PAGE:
Holy Trinity Parish in St. Ann will close at the end of June due to declining numbers of active parishioners and rising debt.
Parishioners were told of the closure Feb. 18. The pastor of All Souls Parish in Overland, Father Jim Gray, welcomed the Holy Trinity parishioners to join his parish, which is a 7-minute, 1.9-mile drive away. Plans for the transition are expected to begin soon.
Holy Trinity has a significant Hispanic community, and a bilingual priest will be assigned to All Souls Parish.
Msgr. Dennis Stehly, vicar general of the archdiocese, told parishioners of the decision at the meeting, which concluded the process begun in June 2019 regarding the possible closure of Holy Trinity Parish. In a visit to Holy Trinity last summer, Archbishop Robert J. Carlson asked the parish for a financial stability plan. Msgr. Stehly said Archbishop Carlson was grateful for the hard work, creativity and generosity that went into the plan. After careful study by financial and legal advisors, the archbishop determined that there was no viable option and elected to close.
Msgr. Stehly cited issues such as a decline in Mass attendance for English-language Masses and declining parish participation. In 2011, on average, 817 people attended English-language Mass on Sundays. By 2019, that average decreased to 274. Between 2009 and 2019, Sunday offertory participation dropped almost 44%, from 652 contributing parish households to 367.
The number of infant baptisms, First Communicants and children in the Parish School of Religion all have declined.
Attendance at the Spanish Mass has remained steady, at 389 in 2019.
Msgr. Stehly said the decision was difficult and painful. But, he said, a stronger and vibrant parish will emerge when parishioners become a part of All Souls “which is in a much better position for the next 20, 30 years.”
Another consideration, he said, is a declining number of archdiocesan priests. Only two priests will be ordained this year.
The Holy Trinity property encompasses two campus sites. Holy Trinity formed in northwest St. Louis County in 2002 with a consolidation of St. Kevin and St. Gregory in St. Ann and St. William in Woodson Terrace. The new Holy Trinity Church was located at the St. Gregory site, 3500 St. Luke Lane in St. Ann. Holy Trinity School, 10901 St. Henry Lane in St. Ann, the former St. Kevin School, closed last year and was used this year for the Parish School of Religion. Both parish properties will be sold, with proceeds used to pay off the parish debt. If any funds remain, they will be forwarded to All Souls Parish. No debt will be assigned to All Souls Parish, which is debt-free.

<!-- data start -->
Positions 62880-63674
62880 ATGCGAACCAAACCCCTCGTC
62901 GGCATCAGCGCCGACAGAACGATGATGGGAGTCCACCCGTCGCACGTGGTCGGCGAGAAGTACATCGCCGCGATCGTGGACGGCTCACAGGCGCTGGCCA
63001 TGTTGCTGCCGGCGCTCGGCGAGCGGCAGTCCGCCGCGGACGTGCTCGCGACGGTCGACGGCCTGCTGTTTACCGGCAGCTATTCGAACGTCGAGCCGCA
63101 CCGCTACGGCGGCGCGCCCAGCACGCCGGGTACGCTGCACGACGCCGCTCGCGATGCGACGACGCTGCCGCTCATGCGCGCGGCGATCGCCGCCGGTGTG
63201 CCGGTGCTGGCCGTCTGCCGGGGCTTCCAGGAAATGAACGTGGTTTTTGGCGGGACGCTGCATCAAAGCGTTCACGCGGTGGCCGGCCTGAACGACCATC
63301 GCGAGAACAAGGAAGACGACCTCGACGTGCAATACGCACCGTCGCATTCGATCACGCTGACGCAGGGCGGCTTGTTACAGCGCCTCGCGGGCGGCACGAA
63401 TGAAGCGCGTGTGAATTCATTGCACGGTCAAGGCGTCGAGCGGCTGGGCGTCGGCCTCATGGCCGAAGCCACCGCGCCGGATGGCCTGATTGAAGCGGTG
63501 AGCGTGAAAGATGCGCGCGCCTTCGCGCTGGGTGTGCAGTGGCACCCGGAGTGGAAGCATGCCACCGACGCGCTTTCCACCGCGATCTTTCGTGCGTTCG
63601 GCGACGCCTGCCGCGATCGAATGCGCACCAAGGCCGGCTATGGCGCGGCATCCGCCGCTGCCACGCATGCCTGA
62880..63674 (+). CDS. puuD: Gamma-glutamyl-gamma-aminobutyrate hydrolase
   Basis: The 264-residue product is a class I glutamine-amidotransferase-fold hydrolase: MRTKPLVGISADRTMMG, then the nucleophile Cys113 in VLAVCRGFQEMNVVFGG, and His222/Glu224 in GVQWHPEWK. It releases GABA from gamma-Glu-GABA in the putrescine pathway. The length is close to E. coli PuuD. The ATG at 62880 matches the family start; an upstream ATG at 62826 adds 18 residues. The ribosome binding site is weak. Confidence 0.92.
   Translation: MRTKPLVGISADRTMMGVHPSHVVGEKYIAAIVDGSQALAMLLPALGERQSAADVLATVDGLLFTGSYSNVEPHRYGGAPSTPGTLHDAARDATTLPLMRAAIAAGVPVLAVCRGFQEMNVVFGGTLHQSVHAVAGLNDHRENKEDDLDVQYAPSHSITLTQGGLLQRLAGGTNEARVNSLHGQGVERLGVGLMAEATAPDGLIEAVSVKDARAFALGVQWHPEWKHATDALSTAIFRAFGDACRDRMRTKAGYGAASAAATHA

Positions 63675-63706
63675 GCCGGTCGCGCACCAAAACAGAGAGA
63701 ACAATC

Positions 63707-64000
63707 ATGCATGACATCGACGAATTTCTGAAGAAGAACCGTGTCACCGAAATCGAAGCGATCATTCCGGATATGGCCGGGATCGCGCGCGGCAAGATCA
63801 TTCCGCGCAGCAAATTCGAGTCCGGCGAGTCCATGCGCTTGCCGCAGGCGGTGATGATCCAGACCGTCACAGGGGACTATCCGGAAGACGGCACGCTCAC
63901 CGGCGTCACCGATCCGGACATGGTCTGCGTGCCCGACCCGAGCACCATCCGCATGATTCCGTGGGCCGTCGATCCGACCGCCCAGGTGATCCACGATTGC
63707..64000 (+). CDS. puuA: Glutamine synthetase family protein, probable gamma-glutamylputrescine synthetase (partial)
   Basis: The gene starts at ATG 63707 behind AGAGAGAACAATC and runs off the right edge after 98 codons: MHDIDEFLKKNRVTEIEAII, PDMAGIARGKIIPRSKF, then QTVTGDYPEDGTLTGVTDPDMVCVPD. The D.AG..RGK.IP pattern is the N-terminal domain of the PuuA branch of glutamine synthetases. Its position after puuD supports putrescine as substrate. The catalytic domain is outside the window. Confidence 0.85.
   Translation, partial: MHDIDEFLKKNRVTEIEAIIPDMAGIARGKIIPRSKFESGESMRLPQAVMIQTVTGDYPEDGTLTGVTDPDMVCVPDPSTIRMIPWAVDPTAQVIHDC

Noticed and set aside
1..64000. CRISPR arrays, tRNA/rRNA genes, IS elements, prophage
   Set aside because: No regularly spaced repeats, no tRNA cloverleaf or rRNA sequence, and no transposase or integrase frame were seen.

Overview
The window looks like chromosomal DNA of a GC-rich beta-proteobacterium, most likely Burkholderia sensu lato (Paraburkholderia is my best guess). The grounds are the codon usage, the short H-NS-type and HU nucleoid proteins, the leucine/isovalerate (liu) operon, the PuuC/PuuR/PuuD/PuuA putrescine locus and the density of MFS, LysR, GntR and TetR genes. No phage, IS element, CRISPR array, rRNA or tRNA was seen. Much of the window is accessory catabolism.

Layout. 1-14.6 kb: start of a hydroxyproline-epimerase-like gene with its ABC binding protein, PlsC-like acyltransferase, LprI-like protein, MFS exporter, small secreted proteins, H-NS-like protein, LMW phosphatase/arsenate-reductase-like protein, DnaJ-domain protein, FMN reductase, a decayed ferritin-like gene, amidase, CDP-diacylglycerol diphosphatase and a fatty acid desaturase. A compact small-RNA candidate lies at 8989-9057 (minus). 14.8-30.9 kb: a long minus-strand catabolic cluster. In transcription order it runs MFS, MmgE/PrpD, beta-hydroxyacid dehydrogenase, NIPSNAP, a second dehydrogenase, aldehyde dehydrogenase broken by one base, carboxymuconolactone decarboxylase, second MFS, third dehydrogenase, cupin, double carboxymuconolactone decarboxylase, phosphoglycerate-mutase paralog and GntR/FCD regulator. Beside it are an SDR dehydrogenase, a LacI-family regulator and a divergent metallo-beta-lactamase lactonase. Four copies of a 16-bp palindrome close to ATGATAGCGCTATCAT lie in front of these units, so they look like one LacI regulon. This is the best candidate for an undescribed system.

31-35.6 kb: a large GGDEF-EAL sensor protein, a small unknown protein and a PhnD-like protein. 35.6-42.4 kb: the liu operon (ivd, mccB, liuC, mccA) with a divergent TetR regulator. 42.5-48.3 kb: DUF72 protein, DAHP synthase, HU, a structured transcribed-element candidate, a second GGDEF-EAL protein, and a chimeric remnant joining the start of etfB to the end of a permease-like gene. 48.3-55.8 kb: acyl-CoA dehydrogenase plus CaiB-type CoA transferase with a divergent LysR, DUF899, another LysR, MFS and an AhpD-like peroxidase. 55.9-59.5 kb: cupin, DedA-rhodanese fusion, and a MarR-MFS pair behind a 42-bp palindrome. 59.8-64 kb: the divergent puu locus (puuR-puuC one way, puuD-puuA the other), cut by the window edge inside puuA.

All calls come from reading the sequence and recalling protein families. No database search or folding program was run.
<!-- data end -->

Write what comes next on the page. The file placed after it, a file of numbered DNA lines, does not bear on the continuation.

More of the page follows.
All Souls is in a better position to meet all parishioners’ needs, Msgr. Stehly said, and he assured the people that “the needs of the Hispanic community, which is very vibrant, will be taken care of pastorally and culturally.”
Holy Trinity has parishioners from more than 40 countries of origin and is home to a Hispanic/Latino Pastoral Ministry and to the St. Louis International African Catholic Community. It has three Masses on weekends, two in English and one in Spanish. A Mass is celebrated the last Sunday of the month in the parish center chapel in Swahili for a Central African immigration population in St. Louis County. The parish bulletin is written in English and Spanish. Father Phil Krill is pastor. A wide range of ministries from the Society of St. Vincent de Paul to a telephone prayer chain exist at the parish.
The bulletin for Feb. 16 includes a section on the Sunday offering noting that for the fiscal year that ends in June, the parish has a shortage of $181,214 in its budget.
Parishioners asked questions about the sale of the property, the parish debt, a plan for evangelization, the integration of the parishes and the need to grieve the loss of the parish. Eleven-year-old Ashley Vega tearfully told of her love of the parish, what it has meant to her and her fear of the future without it. After the meeting, her mother, Ana Vega, explained that she, too, is sad because it is where she was married and her three children were baptized. Also, she said, “when I have a problem, the chapel is open for me 24 hours.”
Earlier, Sandy Hezel, who serves as an Annual Catholic Appeal coordinator, acknowledged the decline in parish membership. To applause, Hezel told her fellow parishioners that “the building is not the Church, it is us. We have to come together.”